• Algacide have proven to be ineffective.

Fig.5.j NaCl treatment of C.taxifolia (110kB)

Fig.5.k Manual Control of C.taxifolia (115kB)

Fig.5.l Eradication Success in California (45kB)

Since these methods do not meet one or more of the criteria (effectiveness, absence of re-growth after one month, non-dispersal of cutting, absence of secondary effects on other systems), the only feasible strategy is not one of total eradication but rather one of slowing down the rate of spread by eradicating small, isolated patches through a combination of various techniques.

Biological Methods may well be the only feasible solution in the future for the Mediterranean. The evaluation of laboratory trials involving Mediterranean specialist grazing exclusively on this species (e.g. Mollusca, Opisthobranchia) showed that indigenous species are inefficient to halt its spread. On the other hand, the tropical counterpart Elysia subornata provides some hope, if a cold-resistant strain of this species could be cultivated (5.16Thibaut & Meinesz, 2002). According to the optimal foraging theory (5.21Hugues, 1980), total eradication of all the Caulerpa spp. by biological control methods is ecologically not possible. Any practical applications of these methods, already being studied, must be accompanied by the necessary authorization and precautions so that the remedy itself, should it prove effective, does not cause further unforeseen upsets to the already stressed ecosystem. There are no universal and reliable rules, which can predict whether a biological control organism will be effective (5.22Carlton, 1997).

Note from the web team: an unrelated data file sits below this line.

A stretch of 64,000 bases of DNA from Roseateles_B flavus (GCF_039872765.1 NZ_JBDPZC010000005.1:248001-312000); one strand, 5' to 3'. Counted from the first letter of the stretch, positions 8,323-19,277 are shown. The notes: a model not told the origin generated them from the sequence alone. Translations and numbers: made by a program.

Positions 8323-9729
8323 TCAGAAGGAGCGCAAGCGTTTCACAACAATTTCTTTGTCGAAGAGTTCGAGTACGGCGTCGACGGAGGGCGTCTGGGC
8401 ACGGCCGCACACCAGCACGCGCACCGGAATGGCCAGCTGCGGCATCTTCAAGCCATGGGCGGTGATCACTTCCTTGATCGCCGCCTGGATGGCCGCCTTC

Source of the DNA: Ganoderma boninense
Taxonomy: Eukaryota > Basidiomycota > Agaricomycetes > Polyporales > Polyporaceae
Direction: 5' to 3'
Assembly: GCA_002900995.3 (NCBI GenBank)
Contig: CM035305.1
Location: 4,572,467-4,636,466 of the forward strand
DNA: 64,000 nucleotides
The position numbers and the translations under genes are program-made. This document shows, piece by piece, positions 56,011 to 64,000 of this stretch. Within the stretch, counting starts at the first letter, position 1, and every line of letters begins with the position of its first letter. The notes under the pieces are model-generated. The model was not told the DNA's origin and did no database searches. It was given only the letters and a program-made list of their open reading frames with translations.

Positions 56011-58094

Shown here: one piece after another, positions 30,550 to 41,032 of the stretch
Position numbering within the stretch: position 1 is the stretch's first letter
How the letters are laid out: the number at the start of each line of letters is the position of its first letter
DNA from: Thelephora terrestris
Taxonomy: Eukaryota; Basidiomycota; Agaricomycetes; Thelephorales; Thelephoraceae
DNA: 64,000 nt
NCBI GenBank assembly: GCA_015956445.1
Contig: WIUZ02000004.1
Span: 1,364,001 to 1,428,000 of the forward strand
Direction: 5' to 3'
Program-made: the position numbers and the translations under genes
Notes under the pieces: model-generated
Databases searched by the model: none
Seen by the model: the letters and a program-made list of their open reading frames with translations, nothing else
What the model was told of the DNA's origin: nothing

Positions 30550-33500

1. Genetic research, which is advancing in leaps and bounds, could also provide solutions for local elimination and prevention. Though, one should keep in mind, that once released, a genetically modified organism can never be withdrawn any more!
  2. Mapping C.taxifolia's expansion in the Mediterranean Sea is necessary for a number of reasons (even though, as the extent of colonization increases, mapping precision decreases, 5.23Vaugelas et al., 1999):
    (i) to follow its progression from one year to the next;